Peter Fornatale gives his verdict on every runner in the $12m Dubai World Cup at Meydan on Saturday, live on Sky Sports Racing at 4.30pm.
A solid-enough renewal of the Dubai World Cup on Saturday sees the usual battle between a strong American contingent and local opposition who will try to overcome an apparent deficit in ability with greater track experience, hoping to cause a shock similar to that of the victory of Emblem Road in February’s Saudi Cup.
Let’s look at the field in racecard order…
Aero Trem (stall 2)
Aero Trem is a prolific winner up to 10 furlongs in his native South America. He made his Middle East debut in the aforementioned Saudi Cup and belied 100/1 odds to finish a staying-on fifth from an inside post.
Held up early, he was clearly suited by the pace in that contest but travelled better than most and seems to have a fair portion of ability.
He should get another good pace to run at here and could well be capable of hitting the board at a big price if ridden slightly closer to the pace this time, particularly if that run – his first since October – brings him on a touch.
Chuwa Wizard (3)
Chuwa Wizard was runner-up in this race last year having come into the race off the back of a heavy defeat in the 2021 Saudi Cup.
He rocks up this time off the back of an easy and emphatic win over rivals he was better than.
This looks a stronger renewal than last year, and he doesn’t really have the numbers to match the best of the American team, although Japanese runners have a sublime record at these Middle East meets, which entitles him to some respect.
Country Grammer (5)
Country Grammer had shown steadily-drawn-out improvement since a debut defeat in a turf maiden back in 2019 for Chad Brown, but has taken his career to new heights since transferred to the barn of Bob Baffert and switched to the west coast, culminating in a Grade One win in the Hollywood Gold Cup last June.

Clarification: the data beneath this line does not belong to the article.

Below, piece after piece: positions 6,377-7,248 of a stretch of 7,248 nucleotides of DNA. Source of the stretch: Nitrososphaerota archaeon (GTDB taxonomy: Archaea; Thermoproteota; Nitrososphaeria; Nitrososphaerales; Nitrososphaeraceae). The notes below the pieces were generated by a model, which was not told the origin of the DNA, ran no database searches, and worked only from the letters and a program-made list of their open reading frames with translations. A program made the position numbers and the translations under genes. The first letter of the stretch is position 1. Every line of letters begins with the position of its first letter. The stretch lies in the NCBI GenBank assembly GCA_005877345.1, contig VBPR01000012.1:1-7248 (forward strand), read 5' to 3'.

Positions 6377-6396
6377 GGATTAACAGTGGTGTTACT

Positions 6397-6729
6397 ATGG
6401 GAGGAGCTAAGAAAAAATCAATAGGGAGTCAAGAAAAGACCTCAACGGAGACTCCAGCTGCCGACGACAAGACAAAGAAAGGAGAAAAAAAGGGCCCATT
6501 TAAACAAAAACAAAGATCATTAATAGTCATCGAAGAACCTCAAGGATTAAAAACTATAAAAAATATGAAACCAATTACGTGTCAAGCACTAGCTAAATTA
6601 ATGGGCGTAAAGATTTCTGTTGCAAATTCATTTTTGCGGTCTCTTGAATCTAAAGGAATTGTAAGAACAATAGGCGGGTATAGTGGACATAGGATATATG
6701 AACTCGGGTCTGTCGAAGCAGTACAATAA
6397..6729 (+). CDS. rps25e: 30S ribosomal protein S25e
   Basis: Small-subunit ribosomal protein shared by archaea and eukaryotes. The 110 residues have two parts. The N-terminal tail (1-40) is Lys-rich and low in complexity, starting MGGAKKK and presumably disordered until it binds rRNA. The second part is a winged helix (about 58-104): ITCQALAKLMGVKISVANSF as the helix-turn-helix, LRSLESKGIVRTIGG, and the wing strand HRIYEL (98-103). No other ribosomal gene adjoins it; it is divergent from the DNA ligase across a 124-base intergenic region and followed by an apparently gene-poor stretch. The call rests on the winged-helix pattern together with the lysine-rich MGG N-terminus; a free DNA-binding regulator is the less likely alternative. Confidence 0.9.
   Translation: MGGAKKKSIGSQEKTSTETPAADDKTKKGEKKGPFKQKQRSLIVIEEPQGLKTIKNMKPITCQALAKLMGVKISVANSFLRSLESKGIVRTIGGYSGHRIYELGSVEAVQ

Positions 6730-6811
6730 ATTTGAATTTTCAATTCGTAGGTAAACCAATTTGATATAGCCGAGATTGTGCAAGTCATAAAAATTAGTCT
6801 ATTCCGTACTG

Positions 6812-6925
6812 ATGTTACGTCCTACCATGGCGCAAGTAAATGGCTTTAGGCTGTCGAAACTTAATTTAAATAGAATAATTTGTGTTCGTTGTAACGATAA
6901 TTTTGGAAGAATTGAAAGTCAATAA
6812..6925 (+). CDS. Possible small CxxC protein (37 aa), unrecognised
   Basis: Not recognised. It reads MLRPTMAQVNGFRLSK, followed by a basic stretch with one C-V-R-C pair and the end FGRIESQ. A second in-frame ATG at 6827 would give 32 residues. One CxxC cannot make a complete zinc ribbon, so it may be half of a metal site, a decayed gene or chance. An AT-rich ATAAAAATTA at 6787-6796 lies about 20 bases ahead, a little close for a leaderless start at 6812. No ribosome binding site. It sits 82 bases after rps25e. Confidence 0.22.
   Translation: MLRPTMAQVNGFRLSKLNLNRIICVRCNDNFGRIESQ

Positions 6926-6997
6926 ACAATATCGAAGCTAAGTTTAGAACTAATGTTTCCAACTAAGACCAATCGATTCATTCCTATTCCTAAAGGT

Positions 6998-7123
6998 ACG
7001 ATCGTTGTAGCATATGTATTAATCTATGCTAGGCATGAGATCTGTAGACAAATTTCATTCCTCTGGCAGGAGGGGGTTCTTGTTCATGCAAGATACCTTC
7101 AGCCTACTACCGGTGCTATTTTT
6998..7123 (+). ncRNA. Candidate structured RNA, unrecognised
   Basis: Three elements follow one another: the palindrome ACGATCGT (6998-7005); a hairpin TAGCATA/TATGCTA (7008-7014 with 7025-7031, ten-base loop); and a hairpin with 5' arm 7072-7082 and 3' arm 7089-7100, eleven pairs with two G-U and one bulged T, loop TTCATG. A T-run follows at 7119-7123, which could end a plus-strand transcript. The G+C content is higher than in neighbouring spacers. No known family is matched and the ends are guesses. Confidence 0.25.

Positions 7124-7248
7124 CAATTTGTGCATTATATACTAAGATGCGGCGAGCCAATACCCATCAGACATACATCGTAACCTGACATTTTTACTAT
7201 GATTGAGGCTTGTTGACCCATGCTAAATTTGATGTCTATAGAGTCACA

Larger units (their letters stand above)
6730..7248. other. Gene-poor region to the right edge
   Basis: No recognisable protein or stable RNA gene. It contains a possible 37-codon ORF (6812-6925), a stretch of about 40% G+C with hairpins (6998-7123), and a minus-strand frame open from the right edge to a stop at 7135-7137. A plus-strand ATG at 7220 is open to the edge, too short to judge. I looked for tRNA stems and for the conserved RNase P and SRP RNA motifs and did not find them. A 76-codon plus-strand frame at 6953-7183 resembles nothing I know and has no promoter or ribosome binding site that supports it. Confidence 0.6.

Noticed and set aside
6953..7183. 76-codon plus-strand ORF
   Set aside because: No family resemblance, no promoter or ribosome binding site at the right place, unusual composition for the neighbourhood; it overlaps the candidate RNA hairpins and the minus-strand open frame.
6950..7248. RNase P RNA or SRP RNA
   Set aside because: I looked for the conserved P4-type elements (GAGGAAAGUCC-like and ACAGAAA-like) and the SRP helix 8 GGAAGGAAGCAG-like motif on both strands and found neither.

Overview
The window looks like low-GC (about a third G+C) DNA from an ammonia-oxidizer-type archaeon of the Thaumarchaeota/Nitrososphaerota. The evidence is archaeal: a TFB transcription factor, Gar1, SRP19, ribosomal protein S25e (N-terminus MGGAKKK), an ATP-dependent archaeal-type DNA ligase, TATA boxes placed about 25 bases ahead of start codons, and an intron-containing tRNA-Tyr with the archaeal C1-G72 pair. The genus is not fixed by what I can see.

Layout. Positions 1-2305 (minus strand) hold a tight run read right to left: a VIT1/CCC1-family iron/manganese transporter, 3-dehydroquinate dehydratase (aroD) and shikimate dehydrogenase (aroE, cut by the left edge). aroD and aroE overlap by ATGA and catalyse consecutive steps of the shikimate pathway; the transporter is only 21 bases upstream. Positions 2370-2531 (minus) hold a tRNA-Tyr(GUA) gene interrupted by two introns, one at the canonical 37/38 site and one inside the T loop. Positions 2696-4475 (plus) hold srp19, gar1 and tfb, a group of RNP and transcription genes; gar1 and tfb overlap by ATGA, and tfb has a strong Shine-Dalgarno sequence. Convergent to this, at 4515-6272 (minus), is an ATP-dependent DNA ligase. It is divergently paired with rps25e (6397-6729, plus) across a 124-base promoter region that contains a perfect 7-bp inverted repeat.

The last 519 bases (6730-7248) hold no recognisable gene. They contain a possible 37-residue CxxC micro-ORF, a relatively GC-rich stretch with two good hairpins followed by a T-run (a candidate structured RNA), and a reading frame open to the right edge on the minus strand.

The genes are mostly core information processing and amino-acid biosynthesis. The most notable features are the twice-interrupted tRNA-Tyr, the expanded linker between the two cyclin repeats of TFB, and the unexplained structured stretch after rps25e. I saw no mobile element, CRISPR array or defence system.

That was his final run prior to the Saudi Cup, where he ran a blinder to finish second. He was always close to the strong pace there, travelled well throughout and made the lead with a furlong to run, but was run down late by a deep closer.
That form probably needs building on, but he has proven he can do it outside of America and off medication, and it would be no surprise to see him figure from a favourable post with Frankie Dettori on board.
Grocer Jack (4)
Grocer Jack is second time up for William Haggas and moves off turf for the first time in his career aged five. He has been a solid Group Two/Three performer in Germany on the grass, but seems an unlikely candidate for this race on paper.
He didn’t run too badly in the Neom Cup on the Saudi Cup undercard, and should come on for that, but he is hardly bred for this and it’s hard to see where the required stone improvement is going to come from. Would be a shock winner.
Hot Rod Charlie (7)
Hot Rod Charlie has been really good for a while now. He hasn’t had the best luck at times and was probably a bit better than his position in the Classic last year, fading late on having tried to serve it up to Knicks Go at the top of the stretch.
An apparently dull effort behind Express Train next time when beaten at 1/5 looks better now given that horse went on to win a Grade One, and Hot Rod Charlie prepped perfectly for this with a demolition job against some in-form but overmatched opponents in the Al Maktoum Challenge Round 2.
At the very least, that will have done his confidence no harm, and he proved that he can run away from home, and that the Meydan track holds no fears. It’s possible that he is better making the running than taking a lead which could prove problematic, but he has the numbers and form to figure prominently here.
Hypothetical will bring proven track-craft to the table, with four wins at Meydan to his name.
He was only good enough to finish fourth in this last year, but he has taken his form to a new level this season, notching a Group One victory win with an all-the-way score in the Al Maktoum Challenge Round 3.